Arch Rivals is a classic basketball video game, developed and manufactured by Midway in 1989. It’s a two-on-two basketball game, and one that encourages players to hit each other to steal the ball.
Probably the best conversion of the classic Mitchell Corporation arcade game, Super Pang was released for the Super Nintendo in 1992. It was developed by Capcom and is arguably even better than the arcade original.
Written by Tony Crowther and published by Mirrorsoft in 1987, Zig Zag is a weird and wonderful isometric shoot ’em up where you fly a wedge-shaped ship around a maze collecting crystals.
Shaun Southern‘s Trailblazer – I’m reliably informed – originated on the Commodore 16; not the Commodore 64 (on which it is probably better-known).
Trailblazer is a well-regarded, ball-based racing game written and designed by the prolific Shaun Southern of Mr. Chip Software and published by Gremlin Graphics in 1986.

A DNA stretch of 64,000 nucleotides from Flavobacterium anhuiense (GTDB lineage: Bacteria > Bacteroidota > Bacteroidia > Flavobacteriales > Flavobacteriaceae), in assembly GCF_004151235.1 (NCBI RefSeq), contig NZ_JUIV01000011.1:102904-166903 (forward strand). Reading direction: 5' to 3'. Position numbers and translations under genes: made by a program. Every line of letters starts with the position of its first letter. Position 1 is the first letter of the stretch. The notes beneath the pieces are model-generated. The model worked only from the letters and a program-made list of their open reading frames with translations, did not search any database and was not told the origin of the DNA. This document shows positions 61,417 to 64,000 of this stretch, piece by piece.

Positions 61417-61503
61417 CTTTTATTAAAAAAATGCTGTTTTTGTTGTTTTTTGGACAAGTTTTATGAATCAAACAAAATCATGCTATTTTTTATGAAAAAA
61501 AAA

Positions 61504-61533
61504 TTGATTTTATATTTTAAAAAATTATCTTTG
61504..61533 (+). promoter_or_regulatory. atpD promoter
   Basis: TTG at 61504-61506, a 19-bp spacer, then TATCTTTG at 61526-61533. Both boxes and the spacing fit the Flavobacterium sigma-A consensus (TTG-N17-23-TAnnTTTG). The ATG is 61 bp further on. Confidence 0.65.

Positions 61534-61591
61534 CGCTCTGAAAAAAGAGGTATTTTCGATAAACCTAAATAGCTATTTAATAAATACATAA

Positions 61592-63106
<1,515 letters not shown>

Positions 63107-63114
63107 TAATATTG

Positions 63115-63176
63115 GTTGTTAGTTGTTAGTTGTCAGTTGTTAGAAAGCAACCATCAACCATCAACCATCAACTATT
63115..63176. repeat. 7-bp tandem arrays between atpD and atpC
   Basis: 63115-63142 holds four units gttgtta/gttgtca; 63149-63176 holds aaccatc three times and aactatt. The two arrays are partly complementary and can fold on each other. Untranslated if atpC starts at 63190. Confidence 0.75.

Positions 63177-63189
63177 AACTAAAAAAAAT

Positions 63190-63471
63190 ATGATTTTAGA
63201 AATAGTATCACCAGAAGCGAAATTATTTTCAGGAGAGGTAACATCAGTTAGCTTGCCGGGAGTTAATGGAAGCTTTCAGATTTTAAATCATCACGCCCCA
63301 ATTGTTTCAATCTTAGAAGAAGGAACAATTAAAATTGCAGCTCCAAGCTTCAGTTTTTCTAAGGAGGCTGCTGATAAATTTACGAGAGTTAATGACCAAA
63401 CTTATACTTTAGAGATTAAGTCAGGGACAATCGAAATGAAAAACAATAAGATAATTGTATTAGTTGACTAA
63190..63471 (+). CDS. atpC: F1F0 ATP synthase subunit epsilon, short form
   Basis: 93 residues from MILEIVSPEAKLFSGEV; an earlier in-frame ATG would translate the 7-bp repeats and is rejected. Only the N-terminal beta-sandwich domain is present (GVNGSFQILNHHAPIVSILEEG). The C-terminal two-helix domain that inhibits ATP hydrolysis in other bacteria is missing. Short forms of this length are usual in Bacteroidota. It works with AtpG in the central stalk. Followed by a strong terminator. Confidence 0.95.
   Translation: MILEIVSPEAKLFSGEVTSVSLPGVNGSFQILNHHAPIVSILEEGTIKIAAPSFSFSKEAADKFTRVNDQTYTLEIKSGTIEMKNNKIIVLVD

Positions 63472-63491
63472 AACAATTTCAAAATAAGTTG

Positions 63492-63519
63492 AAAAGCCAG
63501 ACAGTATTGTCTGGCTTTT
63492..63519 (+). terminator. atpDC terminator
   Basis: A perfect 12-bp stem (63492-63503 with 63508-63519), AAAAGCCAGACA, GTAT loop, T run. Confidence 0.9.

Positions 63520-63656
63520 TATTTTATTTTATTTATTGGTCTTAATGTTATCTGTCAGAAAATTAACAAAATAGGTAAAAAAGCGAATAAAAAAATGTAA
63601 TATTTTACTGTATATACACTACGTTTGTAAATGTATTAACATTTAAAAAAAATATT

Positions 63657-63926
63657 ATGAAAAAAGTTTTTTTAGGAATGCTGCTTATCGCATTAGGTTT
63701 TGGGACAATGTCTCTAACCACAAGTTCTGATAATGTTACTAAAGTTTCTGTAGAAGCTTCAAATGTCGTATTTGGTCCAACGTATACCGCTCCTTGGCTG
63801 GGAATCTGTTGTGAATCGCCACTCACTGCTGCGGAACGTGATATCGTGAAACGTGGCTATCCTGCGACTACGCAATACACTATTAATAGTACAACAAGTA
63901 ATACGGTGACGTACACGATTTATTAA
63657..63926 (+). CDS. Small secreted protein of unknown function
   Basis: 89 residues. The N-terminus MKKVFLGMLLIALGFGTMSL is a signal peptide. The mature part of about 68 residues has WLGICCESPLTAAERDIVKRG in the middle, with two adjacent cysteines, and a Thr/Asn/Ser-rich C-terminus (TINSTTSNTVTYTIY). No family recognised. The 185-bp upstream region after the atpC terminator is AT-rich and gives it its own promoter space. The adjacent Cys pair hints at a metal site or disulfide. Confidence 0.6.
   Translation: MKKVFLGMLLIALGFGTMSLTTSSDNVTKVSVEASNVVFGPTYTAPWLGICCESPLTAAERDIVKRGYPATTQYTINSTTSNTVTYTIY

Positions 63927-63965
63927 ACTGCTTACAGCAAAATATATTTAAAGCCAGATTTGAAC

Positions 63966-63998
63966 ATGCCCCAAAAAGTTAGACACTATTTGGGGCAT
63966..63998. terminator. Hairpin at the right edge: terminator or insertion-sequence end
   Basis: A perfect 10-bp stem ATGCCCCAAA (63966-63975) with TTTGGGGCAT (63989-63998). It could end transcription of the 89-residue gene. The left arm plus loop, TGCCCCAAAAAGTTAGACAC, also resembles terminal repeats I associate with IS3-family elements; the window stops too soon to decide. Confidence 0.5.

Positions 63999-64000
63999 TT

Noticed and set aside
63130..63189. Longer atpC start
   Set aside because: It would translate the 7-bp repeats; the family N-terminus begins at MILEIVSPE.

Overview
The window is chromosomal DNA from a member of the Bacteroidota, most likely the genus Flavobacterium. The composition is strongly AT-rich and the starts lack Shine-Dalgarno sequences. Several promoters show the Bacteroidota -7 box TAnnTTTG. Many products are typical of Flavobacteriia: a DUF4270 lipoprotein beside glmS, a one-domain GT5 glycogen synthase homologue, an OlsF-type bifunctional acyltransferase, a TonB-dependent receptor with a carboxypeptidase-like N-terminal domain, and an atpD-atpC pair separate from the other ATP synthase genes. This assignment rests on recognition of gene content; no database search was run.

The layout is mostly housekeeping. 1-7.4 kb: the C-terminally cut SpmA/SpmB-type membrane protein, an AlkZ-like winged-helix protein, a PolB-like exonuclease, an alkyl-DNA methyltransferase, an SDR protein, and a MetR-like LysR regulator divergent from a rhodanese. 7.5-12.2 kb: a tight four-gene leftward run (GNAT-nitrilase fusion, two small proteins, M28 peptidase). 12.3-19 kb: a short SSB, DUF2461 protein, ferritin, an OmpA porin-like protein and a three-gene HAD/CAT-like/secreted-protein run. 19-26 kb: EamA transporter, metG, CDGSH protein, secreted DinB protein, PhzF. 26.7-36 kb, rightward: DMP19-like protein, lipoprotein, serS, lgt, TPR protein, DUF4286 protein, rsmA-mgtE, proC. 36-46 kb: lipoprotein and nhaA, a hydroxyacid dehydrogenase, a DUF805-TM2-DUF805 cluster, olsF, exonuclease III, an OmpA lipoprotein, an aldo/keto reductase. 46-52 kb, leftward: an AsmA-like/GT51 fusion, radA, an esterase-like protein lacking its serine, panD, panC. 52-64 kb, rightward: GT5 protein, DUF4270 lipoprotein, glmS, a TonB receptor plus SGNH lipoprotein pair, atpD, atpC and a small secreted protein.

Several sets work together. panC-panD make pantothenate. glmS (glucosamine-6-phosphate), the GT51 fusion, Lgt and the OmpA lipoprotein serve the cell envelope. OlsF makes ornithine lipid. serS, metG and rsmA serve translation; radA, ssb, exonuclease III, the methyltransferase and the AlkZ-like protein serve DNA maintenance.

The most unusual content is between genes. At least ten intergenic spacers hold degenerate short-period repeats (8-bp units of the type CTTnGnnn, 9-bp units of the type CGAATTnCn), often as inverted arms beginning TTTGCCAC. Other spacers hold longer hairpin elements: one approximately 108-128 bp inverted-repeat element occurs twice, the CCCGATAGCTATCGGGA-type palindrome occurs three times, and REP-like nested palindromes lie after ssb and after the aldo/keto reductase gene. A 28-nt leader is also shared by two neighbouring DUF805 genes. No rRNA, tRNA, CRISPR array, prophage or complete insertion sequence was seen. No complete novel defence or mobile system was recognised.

Trailblazer did apparently originate on the Commodore 16 and was expanded to take advantage of the Commodore 64‘s extra memory, and the result is a suped-up version of the original game.
Costa Panayi‘s Revolution was published by U.S. Gold in 1986. It is an isometric puzzle/action game with well-designed, monochrome graphics and a bouncing ball that you control around a series of rooms, levels, and puzzles.
Jackie Chan himself was involved in the making of this Canadian PlayStation game, and not just in terms of lending his voice talents.
Designed by the same guy who created Tetris (Alexey Pajitnov), Knight Move is a weird kind of puzzle game, with a bouncing chess piece knight who can only move in that funny ‘L’ shape that a knight moves in a real game of chess.
The knight must collect hearts by landing on top of them on the same square on the board.
Back in 1985 Bounder was a fresh idea, like a bolt out of the blue to gamers.
It’s an overhead ball/maze game where the maze is miles above the ground, and the idea is to make sure the ball bounces on the platforms of the maze, and not in the air.